I let out a sigh.

After a taxi driver dropped me off at the residence, I fumbled for a moment before opening the door, and entered the house that is now quite obviously lacking human presence.

I was glad to find the house tidy though. I don’t know about you, but cleaning the house before leaving for a trip is my number one rule. Because I find that coming back to a messy house after a tiresome journey is one of the most disheartening experiences — the reality just screams out at you, saying that you made the mess, you are the only one to blame, and are the only one who gets to clean it up, on top of unpacking and cooking and feeding yourself from the fridge that is certainly empty of useful ingredients.

Anyway, my friend Jee understands this feeling of ‘coming back’ very well and takes a good care of me whenever I come back from a trip. She and I ended up going for groceries and having dinner together that day, making the ‘coming back to an empty house’ type feeling a little less obvious.

There was no time to remain droopy though. Over the winter break, I had written a gigantic journal paper that needed a lot of work before the late January deadline. After quickly unpacking and washing up, I headed to the lab.

My footsteps on the fresh snow outside my rez! Yay snow!

Tagging my fob by the lab door and hearing the familiar beeping sound, I felt another sense of reality sink in. Just steps away from the door were my labmates busily typing away on their keyboards, chatting away about something funny they found on the Internet, and putting on a serious face by a robot that sat speechless and immobile. Soon enough, I found myself happily chatting with them about my winter break, my trip to New York, and my upcoming deadlines, and the events from their winter break. The reality that sank within me was that, despite being away from home, this is a great place to be.

Since my coming back to Vancouver, not everything remained the way I had left it back in December of 2011.

I have decided to change my routine and to not consider deadlines, papers, and projects as occasional things that suddenly take over all other items of priority in my life. I mean, if I am to go on and successfully finish my PhD, then I should consider my research life as a marathon rather than a 100km race. This is my long winded way of saying that my new year’s resolution for 2012 is to learn to pace myself.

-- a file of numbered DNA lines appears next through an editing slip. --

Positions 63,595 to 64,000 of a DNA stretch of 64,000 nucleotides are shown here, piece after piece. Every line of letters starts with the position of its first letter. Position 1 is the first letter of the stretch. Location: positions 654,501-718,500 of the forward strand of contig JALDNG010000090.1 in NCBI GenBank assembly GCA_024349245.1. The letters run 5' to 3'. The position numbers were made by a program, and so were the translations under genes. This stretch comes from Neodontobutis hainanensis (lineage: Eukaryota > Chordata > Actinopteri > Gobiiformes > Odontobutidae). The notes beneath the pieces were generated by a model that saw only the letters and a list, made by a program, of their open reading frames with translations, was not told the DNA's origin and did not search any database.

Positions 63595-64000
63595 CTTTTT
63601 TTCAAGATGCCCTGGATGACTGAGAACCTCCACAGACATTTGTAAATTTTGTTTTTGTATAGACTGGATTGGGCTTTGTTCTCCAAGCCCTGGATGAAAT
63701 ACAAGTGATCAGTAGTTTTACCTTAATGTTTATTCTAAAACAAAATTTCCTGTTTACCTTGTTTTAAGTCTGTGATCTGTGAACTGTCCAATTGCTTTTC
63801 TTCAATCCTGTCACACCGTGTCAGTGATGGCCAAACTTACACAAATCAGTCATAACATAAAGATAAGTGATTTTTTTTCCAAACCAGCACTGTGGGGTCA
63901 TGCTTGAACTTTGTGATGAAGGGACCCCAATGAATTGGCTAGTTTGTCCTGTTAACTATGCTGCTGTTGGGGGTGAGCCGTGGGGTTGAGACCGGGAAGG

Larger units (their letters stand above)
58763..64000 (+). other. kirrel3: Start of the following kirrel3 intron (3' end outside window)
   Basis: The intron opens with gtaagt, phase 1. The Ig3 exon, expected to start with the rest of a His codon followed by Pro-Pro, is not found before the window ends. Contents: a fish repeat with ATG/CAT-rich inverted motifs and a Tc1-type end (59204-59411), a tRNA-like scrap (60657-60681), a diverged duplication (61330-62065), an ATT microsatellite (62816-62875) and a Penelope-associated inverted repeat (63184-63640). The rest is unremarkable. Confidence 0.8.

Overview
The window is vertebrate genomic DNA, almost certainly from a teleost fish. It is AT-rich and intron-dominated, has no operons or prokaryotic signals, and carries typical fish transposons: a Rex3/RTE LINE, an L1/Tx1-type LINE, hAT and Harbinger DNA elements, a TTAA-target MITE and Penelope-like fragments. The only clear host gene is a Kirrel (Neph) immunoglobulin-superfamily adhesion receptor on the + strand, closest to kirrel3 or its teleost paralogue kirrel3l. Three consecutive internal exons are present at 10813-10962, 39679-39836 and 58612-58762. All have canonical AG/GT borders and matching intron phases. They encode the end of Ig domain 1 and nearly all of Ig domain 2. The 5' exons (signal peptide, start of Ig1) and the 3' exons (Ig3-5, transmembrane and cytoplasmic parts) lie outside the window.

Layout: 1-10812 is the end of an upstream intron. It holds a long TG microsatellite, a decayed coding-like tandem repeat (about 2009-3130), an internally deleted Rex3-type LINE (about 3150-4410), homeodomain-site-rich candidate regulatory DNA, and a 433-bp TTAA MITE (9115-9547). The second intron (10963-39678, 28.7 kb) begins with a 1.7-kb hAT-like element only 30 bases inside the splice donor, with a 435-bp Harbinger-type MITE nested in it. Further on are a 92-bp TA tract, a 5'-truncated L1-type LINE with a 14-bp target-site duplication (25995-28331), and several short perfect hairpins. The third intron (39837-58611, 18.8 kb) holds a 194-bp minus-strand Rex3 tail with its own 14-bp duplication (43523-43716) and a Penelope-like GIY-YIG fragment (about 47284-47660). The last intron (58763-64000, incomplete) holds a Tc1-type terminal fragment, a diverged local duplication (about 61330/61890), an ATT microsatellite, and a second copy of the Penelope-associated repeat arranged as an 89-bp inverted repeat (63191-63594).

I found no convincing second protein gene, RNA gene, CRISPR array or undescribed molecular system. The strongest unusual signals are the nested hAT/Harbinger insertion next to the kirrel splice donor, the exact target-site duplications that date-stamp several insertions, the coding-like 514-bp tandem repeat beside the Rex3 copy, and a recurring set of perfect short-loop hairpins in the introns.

I am going to try and wake up consistently on time everyday. Rather than going to bed super late and waking up late just to feel the guilt of having wasted a half a day sleeping, I am going to wake up by seven at the latest. AND I am going to try and exercise a little more often. Crazy, eh? These two things are going to make me feel so much healthier! 😀

Man, these things sound like something that other people take for granted.

Waking up to find snow outside my window was just epic. JUST what I was missing in the unusually warm Ontario this winter.

Well, whatever. It’s hard enough for me to wake up at seven every morning, so give me some credit here.

Anyway, I am taking small steps to keep up with my new year’s resolutions and really looking forward to seeing what the rest of the year at UBC has in store for me. And I am really looking forward to spending another year with the MEGA members (although I am no longer part of the execs), CARIS lab members, and my Vancouver friends. It will also be exciting to meet new members to our Department in September. Oh, oh, and did I tell you about the new summer course being offered from our Department? It’s a course on Roboethics (MECH 550R) — crazy awesome is what it is! It’s going to be an epic year. I know it!

I hope you all have had a chance to think about your plans for 2012 and are also excited about what’s to come (despite the rumours of the world ending this February or something). 😀

For those of you who weren’t here for a couple of weeks in January, I took a couple of pictures of the beautiful snow that coloured the campus in white. I was absolutely delighted to wake up to snow, although those of you commuting may have had some difficulty getting in.

With best wishes for the new year,